Trauma and PTSD

Trauma recovery is a difficult process, but a process that also becomes more manageable along the way. When people experience trauma, they are often left in a state of panic, depression, hopelessness, anxiety, or fear. These are natural responses to considerably stressful events that fragment a person’s world-view, security, and really leave a person feeling helpless and dis-empowered.

Post Traumatic Stress is a natural and expected response to trauma and can manifest itself in the form of anxiety or terror, depression, nightmares, sleep disturbances, flashbacks, poor eating habits,  affect your focus, and become a distraction to your daily living. It is possible to experience these symptoms from the time of the traumatic event until years after the trauma took place. On the other hand, some people may describe themselves as feeling disconnected and numb, not knowing how to feel and process their grief and pain of the past.

There are also times when people unconsciously live in a state of trauma and do not label it as trauma. Perhaps you cannot recall much of your childhood, or you have experienced domestic violence growing up, childhood physical, emotional, sexual, and psychological abuse, experienced loss of loved ones, grew up around addiction, neglect of parents, overly critical parents, and are currently experiencing difficulty connecting to yourself or others. This can be an indication that you are carrying around unresolved trauma.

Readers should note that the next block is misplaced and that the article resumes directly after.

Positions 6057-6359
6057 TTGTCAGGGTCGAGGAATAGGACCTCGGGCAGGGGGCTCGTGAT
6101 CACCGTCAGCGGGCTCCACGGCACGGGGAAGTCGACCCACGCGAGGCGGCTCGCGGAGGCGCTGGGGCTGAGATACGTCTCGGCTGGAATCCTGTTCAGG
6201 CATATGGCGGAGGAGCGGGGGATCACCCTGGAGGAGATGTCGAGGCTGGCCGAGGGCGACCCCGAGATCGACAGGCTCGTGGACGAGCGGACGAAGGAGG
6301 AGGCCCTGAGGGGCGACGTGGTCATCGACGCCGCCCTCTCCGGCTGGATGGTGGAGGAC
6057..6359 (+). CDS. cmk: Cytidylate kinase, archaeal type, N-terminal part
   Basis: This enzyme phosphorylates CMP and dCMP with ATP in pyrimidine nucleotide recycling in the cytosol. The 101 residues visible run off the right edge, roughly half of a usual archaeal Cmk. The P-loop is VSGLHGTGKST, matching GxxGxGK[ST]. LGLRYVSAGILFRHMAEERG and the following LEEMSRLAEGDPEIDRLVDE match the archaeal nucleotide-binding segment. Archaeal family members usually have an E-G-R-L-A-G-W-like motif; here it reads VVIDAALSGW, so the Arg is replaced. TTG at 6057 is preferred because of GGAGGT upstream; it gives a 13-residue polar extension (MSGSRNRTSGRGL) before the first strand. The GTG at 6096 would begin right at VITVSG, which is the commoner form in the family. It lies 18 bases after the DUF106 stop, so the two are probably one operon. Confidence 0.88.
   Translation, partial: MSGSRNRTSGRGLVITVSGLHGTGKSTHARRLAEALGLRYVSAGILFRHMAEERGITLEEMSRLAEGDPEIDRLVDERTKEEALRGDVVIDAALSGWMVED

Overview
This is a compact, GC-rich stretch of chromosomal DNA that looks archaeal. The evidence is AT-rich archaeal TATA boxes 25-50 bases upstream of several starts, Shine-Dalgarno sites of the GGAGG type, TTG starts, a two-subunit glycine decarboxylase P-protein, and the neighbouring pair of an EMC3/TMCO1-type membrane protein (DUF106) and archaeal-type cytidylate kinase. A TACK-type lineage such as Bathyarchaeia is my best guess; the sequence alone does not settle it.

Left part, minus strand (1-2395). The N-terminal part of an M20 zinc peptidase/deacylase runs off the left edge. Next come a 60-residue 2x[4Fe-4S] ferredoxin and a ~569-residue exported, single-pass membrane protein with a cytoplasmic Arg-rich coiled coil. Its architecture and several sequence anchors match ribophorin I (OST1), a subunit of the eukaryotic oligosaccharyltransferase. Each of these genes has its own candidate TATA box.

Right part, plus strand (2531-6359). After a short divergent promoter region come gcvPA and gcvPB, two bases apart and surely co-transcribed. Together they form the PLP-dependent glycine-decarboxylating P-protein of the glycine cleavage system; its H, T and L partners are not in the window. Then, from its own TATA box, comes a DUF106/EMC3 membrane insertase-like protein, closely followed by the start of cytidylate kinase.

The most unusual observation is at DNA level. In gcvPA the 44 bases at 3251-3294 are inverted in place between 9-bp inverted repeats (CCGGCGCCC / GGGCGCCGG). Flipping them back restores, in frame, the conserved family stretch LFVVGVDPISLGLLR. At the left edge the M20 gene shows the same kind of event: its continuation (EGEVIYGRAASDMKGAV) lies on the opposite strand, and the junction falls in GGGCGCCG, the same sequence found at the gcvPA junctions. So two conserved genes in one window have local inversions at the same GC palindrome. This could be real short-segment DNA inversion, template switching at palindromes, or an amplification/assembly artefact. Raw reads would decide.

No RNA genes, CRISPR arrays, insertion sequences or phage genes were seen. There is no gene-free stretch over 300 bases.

Survivors of trauma typically feel shame, guilt, and anger from the trauma. Many trauma survivors feel there is no other way to live and feel separated from their Self.

If you are dealing with childhood sexual trauma, it can be difficult to feel connected to yourself and others.

It may also feel very difficult to feel peace or happiness as an adult victimized as a child.

People encode incest and sexual betrayal differently.

While there are people that respond in terror and immediately identify sexual abuse as traumatic; there are also victims unconsciously living in a state of trauma because they don’t identify what happened to them as abuse. 

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